Monday, November 3, 2008

Book: 'The Best of Roald Dahl'

I wish I can write as good as Roald Dahl. Reading his “The Best of” book was a roller-coaster ride – and the gut-wrenching feeling remains true even after numerous rereading. He served mind-boggling twist one after another that after some stories I really have to close the book, take a deep breath, and wondered to myself: ‘Did I really just read something that awesome?’. His short stories are ones that I wished I had conjured – vividly imaginative, filled with unexpected turns, and deeply disturbing that I felt emotionally drained reading some of his works. The dark, mysterious tales, sometimes inhuman tone, sometimes wickedly funny, left one breathless for more. He cajoled the readers into joining his adventure – calm at first – and then plunged us straight into the deepest, coldest and darkest abyss.

Here are some of my favorite tales as compiled in “The Best of Roald Dahl”:

Parson’s Pleasure: An antique dealer posed as a religious man to gain access into homes and tricked the owners to sell their antiques at a paltry sum, only to resell the items himself at a handsome profit. But will one of his unsuspecting victims hindered him from his biggest prize yet?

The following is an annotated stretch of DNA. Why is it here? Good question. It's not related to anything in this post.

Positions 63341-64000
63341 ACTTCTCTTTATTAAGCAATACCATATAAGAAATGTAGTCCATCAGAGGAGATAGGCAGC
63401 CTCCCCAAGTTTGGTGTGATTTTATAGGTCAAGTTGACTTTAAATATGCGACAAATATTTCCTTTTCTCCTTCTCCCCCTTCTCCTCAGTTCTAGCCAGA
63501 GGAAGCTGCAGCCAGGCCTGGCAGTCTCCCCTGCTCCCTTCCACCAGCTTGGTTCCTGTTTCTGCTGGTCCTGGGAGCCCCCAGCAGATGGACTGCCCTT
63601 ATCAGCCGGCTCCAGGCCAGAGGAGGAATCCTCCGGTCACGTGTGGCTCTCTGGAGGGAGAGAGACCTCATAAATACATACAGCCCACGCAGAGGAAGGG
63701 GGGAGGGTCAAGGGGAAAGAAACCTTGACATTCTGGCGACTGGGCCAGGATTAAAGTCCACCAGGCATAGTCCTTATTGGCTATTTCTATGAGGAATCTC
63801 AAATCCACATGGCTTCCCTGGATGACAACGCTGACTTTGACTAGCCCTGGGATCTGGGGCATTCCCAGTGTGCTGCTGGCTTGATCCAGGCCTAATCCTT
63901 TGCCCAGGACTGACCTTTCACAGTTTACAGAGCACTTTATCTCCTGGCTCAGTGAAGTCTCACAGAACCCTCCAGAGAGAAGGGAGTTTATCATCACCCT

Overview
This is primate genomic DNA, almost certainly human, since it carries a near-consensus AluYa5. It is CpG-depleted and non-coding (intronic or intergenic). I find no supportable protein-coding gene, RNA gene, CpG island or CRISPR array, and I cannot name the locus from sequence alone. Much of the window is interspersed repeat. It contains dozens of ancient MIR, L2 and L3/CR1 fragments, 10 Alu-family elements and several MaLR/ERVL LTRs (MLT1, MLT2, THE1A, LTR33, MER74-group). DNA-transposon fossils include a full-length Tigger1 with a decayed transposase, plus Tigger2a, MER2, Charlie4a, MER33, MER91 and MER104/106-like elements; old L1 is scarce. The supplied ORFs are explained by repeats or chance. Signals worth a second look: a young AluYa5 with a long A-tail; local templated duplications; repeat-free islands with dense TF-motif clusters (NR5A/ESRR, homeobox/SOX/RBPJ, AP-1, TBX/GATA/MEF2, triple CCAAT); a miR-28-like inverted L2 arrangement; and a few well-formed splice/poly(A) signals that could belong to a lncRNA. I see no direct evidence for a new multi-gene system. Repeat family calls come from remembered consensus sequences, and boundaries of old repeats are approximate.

Mrs. Bixby and the Colonel’s Coat: A married lady had an affair with a rich colonel, and when he gave her a present so expensive and luxurious she can’t resist, how will she hide it from her husband?

Royal Jelly: A father’s maddening interest with bee caused him to experiment on his baby, but at what consequence?

The Boy Who Talked With Animals: A boy saved a turtle from being turned into delicious dishes and accessories. The next day he went missing.

Genesis and Catastrophe: The weakest baby ever born single handedly changed the history of the world.

Skin: A priceless art was tattooed on a priceless organ – the skin. What happened when serious buyer wants to acquire the piece?